Ivanka Trump encourages people to vote: 'Don't let the rain stop you'

Ivanka Trump encourages people to vote: 'Don't let the rain stop you'
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Ivanka TrumpIvana (Ivanka) Marie TrumpNew Zealand suspect wrote in manifesto he supported Trump 'as a symbol of renewed white identity' Ex-White House ethics chief compares Ivanka, Kushner security clearances to college admissions scandal College admissions scandal exposes the fantasy of the American Dream MORE, the president's senior adviser and eldest daughter, urged people to vote on Tuesday, despite a steady rain coating much of the Midwest and East Coast.

"One of the great privileges of being an American is having your voice heard. Get out and vote. Don’t let the rain stop you," Trump said while standing on what appeared to be her back porch in a video posted to Twitter.


Trump spent the final day of the midterm campaign attending rallies with her father in Ohio, Indiana and Missouri.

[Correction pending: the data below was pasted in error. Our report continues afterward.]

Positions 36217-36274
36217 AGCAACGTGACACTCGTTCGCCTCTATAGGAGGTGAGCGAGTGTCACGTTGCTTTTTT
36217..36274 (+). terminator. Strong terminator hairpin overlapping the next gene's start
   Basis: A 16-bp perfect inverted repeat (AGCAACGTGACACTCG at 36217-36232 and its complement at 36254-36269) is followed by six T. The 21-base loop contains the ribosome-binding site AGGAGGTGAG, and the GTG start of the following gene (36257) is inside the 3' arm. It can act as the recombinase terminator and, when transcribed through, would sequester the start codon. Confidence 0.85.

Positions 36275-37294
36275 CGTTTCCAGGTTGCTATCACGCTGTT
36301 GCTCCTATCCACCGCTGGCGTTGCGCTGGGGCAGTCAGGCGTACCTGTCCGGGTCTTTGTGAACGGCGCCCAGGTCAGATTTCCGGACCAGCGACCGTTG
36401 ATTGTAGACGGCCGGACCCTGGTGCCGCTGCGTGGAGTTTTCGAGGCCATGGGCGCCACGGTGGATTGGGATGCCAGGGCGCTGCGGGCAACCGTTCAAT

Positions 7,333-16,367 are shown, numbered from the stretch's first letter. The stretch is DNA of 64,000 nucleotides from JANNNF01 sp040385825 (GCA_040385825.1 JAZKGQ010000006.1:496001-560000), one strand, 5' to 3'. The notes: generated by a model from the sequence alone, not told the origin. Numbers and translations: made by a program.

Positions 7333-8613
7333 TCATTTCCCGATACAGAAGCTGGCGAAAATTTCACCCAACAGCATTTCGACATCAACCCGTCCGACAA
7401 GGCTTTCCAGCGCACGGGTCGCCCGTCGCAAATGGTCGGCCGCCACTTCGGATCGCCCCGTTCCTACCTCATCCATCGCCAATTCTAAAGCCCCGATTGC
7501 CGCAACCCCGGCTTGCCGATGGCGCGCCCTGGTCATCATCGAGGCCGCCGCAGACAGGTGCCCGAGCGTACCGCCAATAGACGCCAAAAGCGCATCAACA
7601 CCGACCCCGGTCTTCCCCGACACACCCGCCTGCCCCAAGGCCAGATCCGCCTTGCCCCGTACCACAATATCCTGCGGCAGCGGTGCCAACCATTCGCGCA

A sizable storm front was making its way across the Midwest and East Coast on Tuesday, raising the risk of subdued turnout in some areas. Video and photos circulated throughout Tuesday morning and early afternoon on social media of voters standing in the rain while waiting to cast their ballots. 

The weather may cause anxiety among Democrats, as multiple studies have shown that inclement weather on Election Day tends to decrease turnout which, consequently, favors Republicans. Higher turnout in midterm elections is generally viewed as favorable for Democrats, particularly in areas where it's seeking to flip GOP-held seats. 

The New York Times reported that Republican Senate candidate Bob Hugin, who is hoping to upset Sen. Bob MenendezRobert (Bob) MenendezThe Hill's 12:30 Report: Manafort sentenced to total of 7.5 years in prison Acting Defense chief calls Graham an 'ally' after tense exchange William Barr is right man for the times MORE (D-N.J.), said at a rally on Monday that he hopes it "rains hard" on Election Day because it would be "Republican weather."

Democrats need to pick up 23 seats in the House to win the majority there. In the Senate, Republicans are hoping to hold onto or pad their current 51-49 seat majority.